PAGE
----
Sunday, June 28, 2015

Did the Three Stooges Write the Story of Jairus' Daughter?

At church this morning, someone from the congregation gave the sermon.  She was preaching about the story in Mark 9:22-43 about Jesus’ healing of Jairus’ daughter and the woman with the issue of blood.

When Jesus arrives at Jairus’ home, there are people who are weeping for Jairus’ daughter.  Jesus tells them that she is not dead, but is asleep, and the weepers laugh him to scorn.  Jesus has them put out of the house, so that it is only Jesus, three of his disciples (Peter, James, and John), the girl’s parents, and the girl inside the room.  Jesus tells the girl to rise, and she rises.  Jesus charges them not to tell anyone about this, and he commands that the girl be given some food.

This passage has been on my mind since I read atheist biblical scholar Robert Price’s The Incredible Shrinking Son of Man.  Price did not deem this passage to be historically plausible, and one reason was that he believed that the story had a bit of an incongruity.  Jesus charges the parents not to tell anyone about his healing of the girl, but Price wonders how exactly they could keep that a secret.  After all, a bunch of people were just in the house, weeping over the little girl because they thought she was dead.  Certainly they would think something strange was going on when they later see her alive, after she had been with Jesus.

The lady preaching this morning addressed these features of the story.  She wasn’t responding to Price’s argument, but she was offering an explanation for these details, perhaps because they puzzled her, too.  She said that perhaps the people, after seeing that the girl was alive, simply concluded that Jesus had been right: that the girl was not dead but really had been asleep.  She also provided a reason that Jesus charged the parents to keep the healing a secret: because Jesus realized that people were not ready to hear that he could raise the dead back to life.

Do I think that these explanations are plausible?  On the first one—-that the people after the girl rose concluded that she must have been asleep, not dead—-that depends.  How did people back then determine that people were dead?  Would the weepers have known for sure that the girl was dead, and thus they would have concluded that Jesus must have raised her when they later saw her alive?  Or would they have found room to doubt their original diagnosis?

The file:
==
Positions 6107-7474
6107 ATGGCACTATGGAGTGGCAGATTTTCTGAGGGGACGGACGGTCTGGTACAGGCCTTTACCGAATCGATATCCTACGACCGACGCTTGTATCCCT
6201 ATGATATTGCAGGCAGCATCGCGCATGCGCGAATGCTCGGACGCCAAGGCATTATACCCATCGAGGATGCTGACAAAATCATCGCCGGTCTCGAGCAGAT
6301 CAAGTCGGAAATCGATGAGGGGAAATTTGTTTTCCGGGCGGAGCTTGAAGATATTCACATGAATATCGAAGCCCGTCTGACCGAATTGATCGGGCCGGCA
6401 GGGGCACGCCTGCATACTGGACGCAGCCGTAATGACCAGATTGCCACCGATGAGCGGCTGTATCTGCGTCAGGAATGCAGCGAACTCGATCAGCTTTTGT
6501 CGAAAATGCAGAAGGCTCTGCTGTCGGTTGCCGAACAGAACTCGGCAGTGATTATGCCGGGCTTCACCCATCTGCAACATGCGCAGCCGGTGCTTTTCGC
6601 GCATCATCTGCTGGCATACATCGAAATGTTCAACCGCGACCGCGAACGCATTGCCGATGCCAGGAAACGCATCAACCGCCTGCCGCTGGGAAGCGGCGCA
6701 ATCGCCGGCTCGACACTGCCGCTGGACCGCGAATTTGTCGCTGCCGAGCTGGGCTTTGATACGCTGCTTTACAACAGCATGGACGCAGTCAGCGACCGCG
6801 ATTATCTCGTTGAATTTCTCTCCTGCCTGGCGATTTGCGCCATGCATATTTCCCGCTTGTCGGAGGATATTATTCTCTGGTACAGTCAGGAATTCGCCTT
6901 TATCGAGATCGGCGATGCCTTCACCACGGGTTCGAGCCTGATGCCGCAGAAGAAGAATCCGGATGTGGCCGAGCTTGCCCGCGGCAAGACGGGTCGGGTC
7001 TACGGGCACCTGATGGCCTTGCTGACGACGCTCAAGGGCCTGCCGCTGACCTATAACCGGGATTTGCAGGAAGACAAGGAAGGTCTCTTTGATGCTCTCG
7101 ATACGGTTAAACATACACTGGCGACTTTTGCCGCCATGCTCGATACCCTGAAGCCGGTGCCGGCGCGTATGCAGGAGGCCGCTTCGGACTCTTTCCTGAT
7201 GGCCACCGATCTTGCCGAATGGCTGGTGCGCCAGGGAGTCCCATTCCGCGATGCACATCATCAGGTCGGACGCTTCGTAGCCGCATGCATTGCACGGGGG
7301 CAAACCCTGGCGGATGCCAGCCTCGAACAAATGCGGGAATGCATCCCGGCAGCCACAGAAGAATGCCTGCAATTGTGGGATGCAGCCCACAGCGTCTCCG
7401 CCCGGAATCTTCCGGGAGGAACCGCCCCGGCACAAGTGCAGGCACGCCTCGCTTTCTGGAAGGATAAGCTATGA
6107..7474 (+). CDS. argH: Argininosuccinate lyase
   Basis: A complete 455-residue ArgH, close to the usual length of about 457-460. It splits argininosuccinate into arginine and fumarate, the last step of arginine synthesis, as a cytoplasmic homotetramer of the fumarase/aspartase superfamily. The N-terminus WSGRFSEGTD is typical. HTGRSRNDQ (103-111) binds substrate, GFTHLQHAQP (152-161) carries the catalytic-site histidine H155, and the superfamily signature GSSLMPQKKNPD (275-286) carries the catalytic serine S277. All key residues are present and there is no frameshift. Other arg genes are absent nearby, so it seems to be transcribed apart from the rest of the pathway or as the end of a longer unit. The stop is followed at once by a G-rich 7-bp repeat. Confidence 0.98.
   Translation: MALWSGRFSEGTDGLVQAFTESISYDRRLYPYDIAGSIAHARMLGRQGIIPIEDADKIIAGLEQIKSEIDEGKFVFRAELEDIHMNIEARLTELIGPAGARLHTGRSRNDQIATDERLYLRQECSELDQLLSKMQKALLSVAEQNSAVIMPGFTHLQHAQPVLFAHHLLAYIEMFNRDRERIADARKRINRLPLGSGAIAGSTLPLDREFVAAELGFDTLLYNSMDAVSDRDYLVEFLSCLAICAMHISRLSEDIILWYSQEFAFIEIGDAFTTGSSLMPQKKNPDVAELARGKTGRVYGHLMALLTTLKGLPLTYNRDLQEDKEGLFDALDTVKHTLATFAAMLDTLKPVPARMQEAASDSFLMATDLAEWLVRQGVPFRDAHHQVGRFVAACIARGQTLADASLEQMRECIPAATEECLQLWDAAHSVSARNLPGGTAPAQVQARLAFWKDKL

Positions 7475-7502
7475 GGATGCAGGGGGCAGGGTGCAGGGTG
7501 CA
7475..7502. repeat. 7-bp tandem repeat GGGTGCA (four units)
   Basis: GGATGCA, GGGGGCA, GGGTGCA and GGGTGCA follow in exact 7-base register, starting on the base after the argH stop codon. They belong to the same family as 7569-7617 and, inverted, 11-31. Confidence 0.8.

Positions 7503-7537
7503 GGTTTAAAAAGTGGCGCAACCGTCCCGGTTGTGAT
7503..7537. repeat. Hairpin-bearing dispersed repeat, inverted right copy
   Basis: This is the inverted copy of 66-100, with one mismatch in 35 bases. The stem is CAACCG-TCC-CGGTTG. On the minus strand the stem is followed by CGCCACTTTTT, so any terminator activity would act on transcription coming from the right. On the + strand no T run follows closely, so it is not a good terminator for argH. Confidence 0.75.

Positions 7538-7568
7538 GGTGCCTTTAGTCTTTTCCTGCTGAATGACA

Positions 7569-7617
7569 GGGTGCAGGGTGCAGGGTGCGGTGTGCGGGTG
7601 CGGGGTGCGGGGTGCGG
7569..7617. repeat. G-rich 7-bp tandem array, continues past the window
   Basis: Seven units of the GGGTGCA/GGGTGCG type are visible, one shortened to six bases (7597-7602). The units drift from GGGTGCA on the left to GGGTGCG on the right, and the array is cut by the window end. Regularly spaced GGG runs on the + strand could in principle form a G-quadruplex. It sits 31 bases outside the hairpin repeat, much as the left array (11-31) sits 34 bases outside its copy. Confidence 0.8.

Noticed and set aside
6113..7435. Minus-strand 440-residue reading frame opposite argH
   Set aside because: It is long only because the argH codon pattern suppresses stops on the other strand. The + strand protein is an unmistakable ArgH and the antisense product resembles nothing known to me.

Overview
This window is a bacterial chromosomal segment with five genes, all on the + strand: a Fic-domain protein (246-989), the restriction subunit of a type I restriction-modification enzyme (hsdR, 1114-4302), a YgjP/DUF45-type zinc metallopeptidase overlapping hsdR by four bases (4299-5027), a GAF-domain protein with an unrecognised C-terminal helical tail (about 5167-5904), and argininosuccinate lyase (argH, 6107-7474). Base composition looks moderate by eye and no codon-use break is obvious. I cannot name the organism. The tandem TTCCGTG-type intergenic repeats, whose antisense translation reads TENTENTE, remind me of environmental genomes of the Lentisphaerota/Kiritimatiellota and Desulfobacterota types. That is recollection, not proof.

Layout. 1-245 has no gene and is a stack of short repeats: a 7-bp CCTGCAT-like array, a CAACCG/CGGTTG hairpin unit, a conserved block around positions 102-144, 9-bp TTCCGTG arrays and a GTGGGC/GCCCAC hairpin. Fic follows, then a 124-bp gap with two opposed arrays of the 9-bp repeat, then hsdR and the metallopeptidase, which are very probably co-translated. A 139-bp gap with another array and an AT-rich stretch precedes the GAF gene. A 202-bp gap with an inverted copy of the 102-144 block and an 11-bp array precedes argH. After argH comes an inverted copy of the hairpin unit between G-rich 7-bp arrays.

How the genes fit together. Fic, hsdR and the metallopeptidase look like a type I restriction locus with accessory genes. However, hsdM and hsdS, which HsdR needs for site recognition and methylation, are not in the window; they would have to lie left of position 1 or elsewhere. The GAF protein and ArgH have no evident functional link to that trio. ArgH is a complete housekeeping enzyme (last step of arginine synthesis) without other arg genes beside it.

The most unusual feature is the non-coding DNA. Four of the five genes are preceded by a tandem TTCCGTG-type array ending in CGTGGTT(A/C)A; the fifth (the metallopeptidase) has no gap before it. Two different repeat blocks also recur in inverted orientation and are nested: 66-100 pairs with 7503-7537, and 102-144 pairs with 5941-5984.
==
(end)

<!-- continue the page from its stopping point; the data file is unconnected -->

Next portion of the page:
On the second point—-that Jesus realized people were not ready to hear that he was raising the dead and thus decided to keep it a secret—-she may have a point.  On the one hand, in John 11-12, people in the religious establishment want to put Jesus to death after Jesus raises Lazarus from the dead and gains a larger following as a result.  Maybe Jesus in Mark 9 didn’t want something like that to happen before the right time.  On the other hand, Jesus in Luke 7:12-16 raises a widow woman’s son from the dead, leading observers to marvel that a great prophet was among them and that God had visited his people.  In Matthew 11:5-6, the disciples of John the Baptist are aware that Jesus has raised the dead.  Trying to explain the Messianic Secret—-Jesus’ practice in the synoptic Gospels of wanting to keep his Messianic identity a secret—-is difficult because there appear to be tensions within the text: Jesus wants to keep who he is a secret, yet he is performing miracles in public and proclaiming the coming of the Kingdom of God.  The lady who preached to us this morning acknowledged that there were times when Jesus performed miracles in public, and times when he wanted to keep his miracles a secret.

Overall, I liked the lady’s explanations because they were pretty common-sense.  A lot of times, I read liberal biblical scholars’ treatment of the biblical text, and it’s almost like they think that the Three Stooges wrote the Bible—-that the biblical authors were bumbling the story they were trying to tell and were looking foolish in the process.  I do not go to the opposite extreme and assume that the Bible is pristine perfect and has no incongruities at all, but I sometimes wonder when I read liberal scholars: Even if I were merely to see the Bible as a human document, shouldn’t I assume that the human authors at least would be reasonable, that they would have some common sense?

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